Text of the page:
A patent application from Israeli tech company Wiliot outlines how to track vials of COVID-19 vaccines using low-cost, battery-free tags connected by Internet of Things (IoT).
Wiliot’s primary offering, according to its website, are IoT Pixels. These tags are as small as a postage stamp, and continuously collect data while attached to items such as food, clothing, or packages. They perform encrypted communications via Bluetooth, and are linked to Wiliot Cloud, a machine learning platform that continually analyzes sensory data from the IoT Pixels. Such technology is aimed at generating valuable insights into every aspect of a product’s handling. Now, the company proposes using its tags on one of today’s hottest commodities: COVID-19 vaccines.
About 38.4 million COVID-19 vaccine doses are administered each day, but there exists a wide variety of these shots. Differing ingredients and mechanisms of action mean differing storage requirements. Vaccines from Pfizer and Moderna need to be kept at subzero temperatures, while doses manufactured by AstraZeneca and Sinovac only need refrigeration to save their potency.
Wiliot says one way to ensure the items’ proper storage is through vaccine vial monitors (VVMs). VVMs are thermochromic labels that, when put on vials, provide a visual indication of the temperature at which they were stored. But a single VVM may not be a feasible solution given the aforementioned variances between COVID-19 vaccines.
Another current tracking option is the use of spectroscopy, or the observation of how materials interact with electromagnetic radiation, which was also described in the patent application as lacking when it comes to checking vaccines’ storage conditions. A device may employ light, infrared signals, heat signatures, or ultrasound for this purpose, but Wiliot points out how expensive and complicated such technology would be. It would also be difficult to make sense of collected spectroscopic data without investing in a lot of analytical resources, the company says.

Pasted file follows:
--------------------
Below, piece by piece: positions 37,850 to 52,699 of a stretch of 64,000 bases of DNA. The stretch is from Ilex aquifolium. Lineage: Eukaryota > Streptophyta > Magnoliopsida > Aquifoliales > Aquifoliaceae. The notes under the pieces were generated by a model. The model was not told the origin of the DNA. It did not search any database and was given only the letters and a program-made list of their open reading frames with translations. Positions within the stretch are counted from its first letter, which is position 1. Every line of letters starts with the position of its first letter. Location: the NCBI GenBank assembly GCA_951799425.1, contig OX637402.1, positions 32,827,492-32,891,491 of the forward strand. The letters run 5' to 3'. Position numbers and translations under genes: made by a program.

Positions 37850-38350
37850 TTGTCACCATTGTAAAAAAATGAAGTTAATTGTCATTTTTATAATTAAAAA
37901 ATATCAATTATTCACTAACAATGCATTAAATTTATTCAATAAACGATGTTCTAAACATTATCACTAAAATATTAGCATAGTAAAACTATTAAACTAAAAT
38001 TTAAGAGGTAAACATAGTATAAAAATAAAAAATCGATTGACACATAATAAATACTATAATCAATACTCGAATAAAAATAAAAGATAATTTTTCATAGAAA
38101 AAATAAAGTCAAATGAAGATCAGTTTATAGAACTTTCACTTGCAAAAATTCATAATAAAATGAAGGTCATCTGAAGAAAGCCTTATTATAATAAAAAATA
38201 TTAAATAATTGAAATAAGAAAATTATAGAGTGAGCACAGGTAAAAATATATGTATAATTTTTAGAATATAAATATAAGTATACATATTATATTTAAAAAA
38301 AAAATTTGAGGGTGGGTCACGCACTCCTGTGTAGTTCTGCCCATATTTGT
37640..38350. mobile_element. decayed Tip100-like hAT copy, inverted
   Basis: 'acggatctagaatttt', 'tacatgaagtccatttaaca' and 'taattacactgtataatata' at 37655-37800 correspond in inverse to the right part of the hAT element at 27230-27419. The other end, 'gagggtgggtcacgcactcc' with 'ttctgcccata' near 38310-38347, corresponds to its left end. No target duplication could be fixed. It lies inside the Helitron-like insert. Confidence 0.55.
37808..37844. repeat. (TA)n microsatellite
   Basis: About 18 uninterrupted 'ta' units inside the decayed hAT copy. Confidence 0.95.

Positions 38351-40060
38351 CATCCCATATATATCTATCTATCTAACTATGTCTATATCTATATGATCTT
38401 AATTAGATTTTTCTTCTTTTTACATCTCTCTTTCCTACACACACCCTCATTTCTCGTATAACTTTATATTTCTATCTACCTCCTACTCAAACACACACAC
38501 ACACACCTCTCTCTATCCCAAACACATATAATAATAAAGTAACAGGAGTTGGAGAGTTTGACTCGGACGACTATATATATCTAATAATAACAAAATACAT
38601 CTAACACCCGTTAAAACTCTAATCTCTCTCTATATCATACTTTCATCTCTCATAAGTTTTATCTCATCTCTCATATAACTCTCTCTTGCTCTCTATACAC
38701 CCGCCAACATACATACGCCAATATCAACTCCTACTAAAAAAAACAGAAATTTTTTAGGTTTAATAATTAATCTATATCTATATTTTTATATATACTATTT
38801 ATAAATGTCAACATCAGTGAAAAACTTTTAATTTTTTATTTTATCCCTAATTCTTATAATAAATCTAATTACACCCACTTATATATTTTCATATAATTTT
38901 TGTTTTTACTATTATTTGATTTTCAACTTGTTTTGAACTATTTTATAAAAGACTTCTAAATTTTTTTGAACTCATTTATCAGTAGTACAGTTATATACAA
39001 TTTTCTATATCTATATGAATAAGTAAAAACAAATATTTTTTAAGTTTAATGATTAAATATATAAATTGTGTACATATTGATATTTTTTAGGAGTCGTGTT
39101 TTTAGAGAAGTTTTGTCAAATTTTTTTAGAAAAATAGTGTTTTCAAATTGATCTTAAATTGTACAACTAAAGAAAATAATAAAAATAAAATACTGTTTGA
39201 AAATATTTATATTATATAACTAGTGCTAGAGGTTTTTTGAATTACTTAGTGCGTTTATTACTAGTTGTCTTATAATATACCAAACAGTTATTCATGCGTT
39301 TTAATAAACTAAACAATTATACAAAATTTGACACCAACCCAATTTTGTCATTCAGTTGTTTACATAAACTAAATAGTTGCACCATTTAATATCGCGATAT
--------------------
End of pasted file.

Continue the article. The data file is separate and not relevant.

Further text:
Wiliot’s IoT tags offer a simple yet effective option when it comes to monitoring vaccine stocks, and whether they are fit to administer to people.
A schematic diagram of Wiliot’s vaccine tracking system.
IoT tags may be attached, glued, or printed on vaccine vials. They sense radio frequency (RF) activity relative to each other and relative to changes in the vials they are attached to. Interferences to the ambient RF field lead to changes in the IoT tag’s calibration frequency; this change is translated into a frequency word. Frequency words, along with other information, are sent in data packets to gateways located in different physical locations.
Each gateway may correspond to a station in the preparation and administration of COVID-19 vaccines. For example, there may be gateways deployed in stations for deep freezing, refrigeration, preparation, administration, and discarding.
The frequency words are passed on to at least one server deployed in a cloud-based platform. A database may also be connected to the server, storing events, tag IDs, and other signals. The server uses machine learning to turn the tags’ data packets into semantic events that may be indicative of changes in a vial’s content level, temperature, location. The semantic event may also include an alert, for example, not to change a specific vial associated with a tag in a specific location.
Upon detecting a semantic event, the server may send a notification to a handheld device used by medical personnel. The notification would include an ID of the respective IoT tag and information to be displayed.
The IoT tag described in Wiliot’s USPTO filing is aimed at taking the burden of monitoring supplies of COVID-19 vaccines off of healthcare workers. It underpins a simple and intelligent method of minimizing wasted doses of a much-needed medical product.
The featured patent application, “Tracing Of Covid-19 Vaccine Vials”, was filed with the USPTO on February 9, 2021 and published thereafter on August 19, 2021. The listed applicant is Wiliot, Ltd. The listed inventors are Ido Zelman, Matan Epstein, Shay Moshe, Tsvika Rabkin, David Lipshitz, Tal Szpruch, Dotan Ziv, and Alon Yehezkely.